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How Do Florida’s DUI Laws Differ from Other States?

Driving under the influence (DUI) is a serious offense. No matter where you go in the United States, if you’re caught drunk driving, you face serious criminal and financial penalties.

Although there are plenty of similarities regarding how each state handles, charges, and deals with DUI offenses, there are still some state-by-state differences.

In the case of Florida, there are a few unique rules and laws that apply to how DUIs are handled.

If you’ve been charged with a DUI, you should consult with a team of Daytona Beach DUI attorneys. They’ll be able to guide you through Florida-specific statutes and fight your charges in court.

DUIs in Florida Are Not Expungeable

Unlike many states that allow for the expungement of DUI and DWI offenses, Florida law is unique in that it specifically prohibits DUI convictions from ever being removed from someone’s criminal record.

Expungement is a legal term that refers to the legal process of removing, destroying, or sealing a conviction from a criminal record. In many states, the process of expungement can be initiated after a certain time has passed following a conviction.

Unfortunately, under Florida law, DUIs are “ineligible” for court-ordered expungement under any means.

DUIs have the potential to follow you for the rest of your life, so you’ll want to avoid a conviction in Florida. Experienced criminal lawyers in Daytona Beach, Florida, can work to reduce your charges.

Florida’s 10-Day Rule for DUI Arrests

Previously in Florida, anyone arrested for DUI had to wait at least 30 days to request a “hardship license” and regain their ability to drive in a limited capacity.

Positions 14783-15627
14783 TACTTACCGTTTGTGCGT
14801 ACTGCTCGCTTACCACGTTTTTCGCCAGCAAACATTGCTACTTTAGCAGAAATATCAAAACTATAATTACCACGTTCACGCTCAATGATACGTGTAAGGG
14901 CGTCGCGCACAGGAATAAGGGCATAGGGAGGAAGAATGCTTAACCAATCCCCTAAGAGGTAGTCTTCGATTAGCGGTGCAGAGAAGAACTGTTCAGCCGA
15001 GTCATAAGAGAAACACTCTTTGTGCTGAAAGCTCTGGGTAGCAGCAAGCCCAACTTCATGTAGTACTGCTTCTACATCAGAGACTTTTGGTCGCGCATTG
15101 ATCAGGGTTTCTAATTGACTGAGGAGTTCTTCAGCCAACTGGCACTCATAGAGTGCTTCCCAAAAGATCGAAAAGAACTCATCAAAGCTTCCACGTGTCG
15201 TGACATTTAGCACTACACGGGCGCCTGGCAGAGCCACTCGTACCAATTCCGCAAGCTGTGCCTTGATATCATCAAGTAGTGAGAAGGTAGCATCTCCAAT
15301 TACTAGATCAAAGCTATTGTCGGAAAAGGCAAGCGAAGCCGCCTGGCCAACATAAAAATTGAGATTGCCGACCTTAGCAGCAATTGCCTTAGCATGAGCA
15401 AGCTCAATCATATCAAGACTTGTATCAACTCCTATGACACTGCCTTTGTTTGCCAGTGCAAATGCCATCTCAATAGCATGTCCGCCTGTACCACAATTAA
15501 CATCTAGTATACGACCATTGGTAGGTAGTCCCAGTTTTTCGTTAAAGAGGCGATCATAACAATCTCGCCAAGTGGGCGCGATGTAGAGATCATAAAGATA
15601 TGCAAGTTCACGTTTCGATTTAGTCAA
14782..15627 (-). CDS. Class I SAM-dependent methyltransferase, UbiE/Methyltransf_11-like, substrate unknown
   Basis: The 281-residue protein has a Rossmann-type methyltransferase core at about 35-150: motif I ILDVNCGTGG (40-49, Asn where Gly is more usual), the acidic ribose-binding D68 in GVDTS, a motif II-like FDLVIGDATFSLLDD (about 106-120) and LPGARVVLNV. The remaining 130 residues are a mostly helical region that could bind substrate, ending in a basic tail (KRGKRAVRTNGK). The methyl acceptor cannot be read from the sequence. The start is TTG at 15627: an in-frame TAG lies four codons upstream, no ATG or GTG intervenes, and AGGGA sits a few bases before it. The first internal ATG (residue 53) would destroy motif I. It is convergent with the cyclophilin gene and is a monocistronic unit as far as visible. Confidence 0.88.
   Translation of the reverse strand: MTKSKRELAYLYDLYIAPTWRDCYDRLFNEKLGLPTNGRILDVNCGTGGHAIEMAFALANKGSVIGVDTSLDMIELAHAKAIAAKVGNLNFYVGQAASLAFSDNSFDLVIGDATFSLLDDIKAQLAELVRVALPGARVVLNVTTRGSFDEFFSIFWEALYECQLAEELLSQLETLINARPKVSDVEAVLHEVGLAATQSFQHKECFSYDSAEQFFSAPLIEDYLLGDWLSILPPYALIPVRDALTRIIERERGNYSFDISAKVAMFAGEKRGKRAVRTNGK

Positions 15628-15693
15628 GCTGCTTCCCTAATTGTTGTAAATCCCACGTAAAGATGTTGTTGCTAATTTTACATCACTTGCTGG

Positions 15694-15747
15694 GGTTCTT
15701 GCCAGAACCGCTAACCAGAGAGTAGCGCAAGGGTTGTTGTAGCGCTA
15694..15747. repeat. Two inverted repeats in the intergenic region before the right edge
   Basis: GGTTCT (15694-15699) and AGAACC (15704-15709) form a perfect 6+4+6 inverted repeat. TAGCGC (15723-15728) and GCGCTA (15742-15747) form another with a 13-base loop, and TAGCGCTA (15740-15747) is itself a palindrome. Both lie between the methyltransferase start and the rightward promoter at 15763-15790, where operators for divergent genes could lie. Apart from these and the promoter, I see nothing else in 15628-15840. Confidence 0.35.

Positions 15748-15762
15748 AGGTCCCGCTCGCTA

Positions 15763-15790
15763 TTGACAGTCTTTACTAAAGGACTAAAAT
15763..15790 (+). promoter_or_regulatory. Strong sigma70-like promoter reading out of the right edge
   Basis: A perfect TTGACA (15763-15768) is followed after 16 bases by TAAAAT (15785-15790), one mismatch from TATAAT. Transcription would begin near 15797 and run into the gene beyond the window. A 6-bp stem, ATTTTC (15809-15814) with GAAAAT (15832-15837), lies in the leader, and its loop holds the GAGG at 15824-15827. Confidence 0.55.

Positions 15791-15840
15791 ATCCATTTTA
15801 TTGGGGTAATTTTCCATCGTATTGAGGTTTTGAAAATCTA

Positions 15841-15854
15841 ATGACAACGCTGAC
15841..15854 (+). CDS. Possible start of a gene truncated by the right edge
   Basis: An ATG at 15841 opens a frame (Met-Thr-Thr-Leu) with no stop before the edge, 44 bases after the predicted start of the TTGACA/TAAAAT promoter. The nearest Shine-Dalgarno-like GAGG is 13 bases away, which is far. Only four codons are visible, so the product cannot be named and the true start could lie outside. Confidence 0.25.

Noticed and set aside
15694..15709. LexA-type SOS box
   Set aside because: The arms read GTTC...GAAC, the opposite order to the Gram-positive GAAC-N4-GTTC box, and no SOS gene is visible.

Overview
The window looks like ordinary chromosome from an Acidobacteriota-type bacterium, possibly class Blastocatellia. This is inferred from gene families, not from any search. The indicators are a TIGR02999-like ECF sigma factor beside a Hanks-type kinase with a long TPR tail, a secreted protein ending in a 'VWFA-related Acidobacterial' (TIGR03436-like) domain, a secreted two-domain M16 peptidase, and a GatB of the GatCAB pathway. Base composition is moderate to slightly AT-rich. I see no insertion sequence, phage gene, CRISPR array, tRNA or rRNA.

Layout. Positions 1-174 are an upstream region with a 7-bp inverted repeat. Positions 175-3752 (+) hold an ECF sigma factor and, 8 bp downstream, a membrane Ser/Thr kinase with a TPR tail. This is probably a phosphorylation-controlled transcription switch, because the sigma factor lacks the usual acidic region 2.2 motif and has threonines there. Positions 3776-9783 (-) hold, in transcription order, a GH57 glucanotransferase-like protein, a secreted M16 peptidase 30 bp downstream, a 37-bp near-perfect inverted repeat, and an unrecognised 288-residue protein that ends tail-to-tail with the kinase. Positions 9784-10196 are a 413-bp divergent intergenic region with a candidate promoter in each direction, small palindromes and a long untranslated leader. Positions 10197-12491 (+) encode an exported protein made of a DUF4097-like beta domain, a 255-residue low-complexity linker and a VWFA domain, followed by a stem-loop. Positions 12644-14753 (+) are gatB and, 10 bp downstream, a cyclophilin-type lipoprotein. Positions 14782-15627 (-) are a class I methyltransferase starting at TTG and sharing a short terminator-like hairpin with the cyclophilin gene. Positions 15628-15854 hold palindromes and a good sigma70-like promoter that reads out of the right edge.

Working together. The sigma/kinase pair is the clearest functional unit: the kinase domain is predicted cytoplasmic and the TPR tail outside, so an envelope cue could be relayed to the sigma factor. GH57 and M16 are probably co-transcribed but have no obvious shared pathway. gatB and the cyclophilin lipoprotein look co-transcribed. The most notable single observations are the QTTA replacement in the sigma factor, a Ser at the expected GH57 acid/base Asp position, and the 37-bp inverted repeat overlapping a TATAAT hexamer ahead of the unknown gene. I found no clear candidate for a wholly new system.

Hardship licenses are restricted licenses that allow people charged with a DUI to drive to work, school, church, medical appointments, and for special reasons only.

Fortunately, since 1996, Florida law has allowed for a ten-day period that allows anyone arrested for DUI the opportunity to challenge their license suspension and regain their driving privileges without waiting 30 days.

As the name implies, you must file the appropriate paperwork with the DMV and request a review of your suspension within ten days of your DUI arrest.

Failure to file a challenge within ten days will result in a default suspension.

Though a successful hearing will likely result in your license being reinstated, a failed hearing can further delay your ability to obtain a temporary license.

However, you may also forfeit your right to a review hearing altogether and obtain a hardship license immediately. The duration of the hardship license will generally last the length of the imposed suspension: between six and 12 months.

Florida Underage DUI Laws

Unlike most states, Florida allows certain leniency to underage drivers who are charged with DUI.

Under Florida law, underage DUIs are not processed in the criminal courts. Instead, the Florida Department of Highway Safety and Motor Vehicles handles these cases through an administrative process.

Though underage drivers in Florida cannot receive jail time for a DUI conviction, they still face expensive fines and harsh penalties. Some of these include:

  • License suspension of up to six months
  • Mandatory DUI evaluation and courses
  • Probation
  • Financial penalties
  • Community service
  • Ignition interlock device (IID)

Unlike standard DUIs in Florida that require a 0.08% BAC or above in order to charge the driver, underage drivers face stricter guidelines and can be charged with a DUI if they have just 0.02% BAC or above.

Criminal Lawyers in Daytona Beach, Florida, for DUI

If you’ve been charged with DUI in Florida, a criminal defense attorney can help assess your arrest and determine what the best course of action is in your case.

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